Buildings that had collapsed in the quake were found to be made of combined weak materials such as half-burnt brick, timber, and concrete block (EERI). These buildings were seen to have low quality concrete and the detailing of how they were built was not up to code for earthquake-resistant construction requirements, causing them to fail as figure 4 shows (EERI). After the collapse of these buildings, it gave the region a chance to rebuild with higher standards and enforce the building codes to better withstand earthquakes to come, such as the September 2007 quake. Through the help of new technology, several homes had been rebuilt with bracing and
masonry.JPG
Figure 4. Masonry Building
columns to help support their structures (United Nations).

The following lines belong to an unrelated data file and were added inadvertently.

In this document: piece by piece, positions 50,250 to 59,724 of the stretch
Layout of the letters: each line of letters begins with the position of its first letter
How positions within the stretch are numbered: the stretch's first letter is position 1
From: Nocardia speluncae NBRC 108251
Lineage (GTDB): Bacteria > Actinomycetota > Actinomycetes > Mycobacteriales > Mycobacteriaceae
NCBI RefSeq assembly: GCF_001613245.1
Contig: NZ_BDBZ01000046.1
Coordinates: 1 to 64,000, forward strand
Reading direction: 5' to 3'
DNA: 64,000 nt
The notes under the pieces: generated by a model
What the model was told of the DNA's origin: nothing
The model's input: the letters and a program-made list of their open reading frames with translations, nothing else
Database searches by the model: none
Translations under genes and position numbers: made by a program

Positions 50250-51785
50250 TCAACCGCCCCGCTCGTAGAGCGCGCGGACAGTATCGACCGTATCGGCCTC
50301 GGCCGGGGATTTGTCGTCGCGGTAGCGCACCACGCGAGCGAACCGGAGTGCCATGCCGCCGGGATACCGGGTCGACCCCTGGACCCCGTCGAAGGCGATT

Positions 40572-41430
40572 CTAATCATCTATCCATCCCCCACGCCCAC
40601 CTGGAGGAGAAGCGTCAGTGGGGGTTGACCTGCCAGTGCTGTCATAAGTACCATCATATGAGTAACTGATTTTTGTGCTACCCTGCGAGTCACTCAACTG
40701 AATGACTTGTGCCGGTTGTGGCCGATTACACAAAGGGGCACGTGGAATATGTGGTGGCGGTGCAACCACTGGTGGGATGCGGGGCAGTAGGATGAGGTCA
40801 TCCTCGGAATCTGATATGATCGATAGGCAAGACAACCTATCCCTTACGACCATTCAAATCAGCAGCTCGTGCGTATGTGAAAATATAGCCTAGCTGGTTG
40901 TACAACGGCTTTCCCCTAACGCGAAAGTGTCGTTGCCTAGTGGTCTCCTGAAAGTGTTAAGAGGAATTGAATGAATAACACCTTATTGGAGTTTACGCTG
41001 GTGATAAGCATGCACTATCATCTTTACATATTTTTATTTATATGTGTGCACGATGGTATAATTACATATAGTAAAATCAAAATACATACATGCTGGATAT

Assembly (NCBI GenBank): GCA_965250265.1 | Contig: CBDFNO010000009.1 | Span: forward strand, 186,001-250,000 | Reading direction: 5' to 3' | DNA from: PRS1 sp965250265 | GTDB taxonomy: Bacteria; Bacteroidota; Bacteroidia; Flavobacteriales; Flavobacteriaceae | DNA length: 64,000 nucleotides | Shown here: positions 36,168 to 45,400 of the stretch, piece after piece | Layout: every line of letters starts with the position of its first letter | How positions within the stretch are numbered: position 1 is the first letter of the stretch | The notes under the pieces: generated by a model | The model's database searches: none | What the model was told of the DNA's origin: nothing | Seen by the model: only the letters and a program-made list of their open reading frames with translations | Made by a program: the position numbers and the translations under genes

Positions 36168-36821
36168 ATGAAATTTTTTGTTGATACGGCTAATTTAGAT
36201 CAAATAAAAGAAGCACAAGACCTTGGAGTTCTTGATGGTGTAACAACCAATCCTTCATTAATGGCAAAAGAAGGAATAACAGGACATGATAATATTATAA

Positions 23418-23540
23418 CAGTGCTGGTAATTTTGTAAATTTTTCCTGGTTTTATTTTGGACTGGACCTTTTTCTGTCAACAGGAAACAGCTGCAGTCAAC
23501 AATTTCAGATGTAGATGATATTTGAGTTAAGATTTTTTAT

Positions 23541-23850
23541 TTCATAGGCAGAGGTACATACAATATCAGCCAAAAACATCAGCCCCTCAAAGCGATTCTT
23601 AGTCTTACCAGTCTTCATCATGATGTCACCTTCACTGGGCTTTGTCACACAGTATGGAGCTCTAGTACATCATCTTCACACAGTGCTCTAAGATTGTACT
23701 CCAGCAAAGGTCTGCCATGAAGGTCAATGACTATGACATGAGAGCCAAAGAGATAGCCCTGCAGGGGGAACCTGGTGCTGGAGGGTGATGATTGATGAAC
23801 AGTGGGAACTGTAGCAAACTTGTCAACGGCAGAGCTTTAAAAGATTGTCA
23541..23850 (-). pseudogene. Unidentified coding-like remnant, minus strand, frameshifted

Along with the initial collapse of buildings, many roads and ports were destroyed in the Sumatra area, making it difficult to get help to the affected people. As a result, disaster preparedness programs are now in place to help educate people from Indonesia on what to do when disaster strikes, and where to go for help (Relief Web). In 2007, many more warehouses filled with supplies such as hygiene kits, lanterns, blankets, and medications were in place, ready to supply people. The Indonesian Red Cross was able to send volunteers to help within two hours of the earthquake occurring. They also set up field hospitals with several ambulances transporting people to them to reduce the number of deaths post-earthquake (Relief Web). In addition, wind-up radios were supplied to the area after the 2005 earthquake to provide people with warnings of tsunamis and also give information of where they could go to receive help once an earthquake has happened (UNDP).

Conclusion: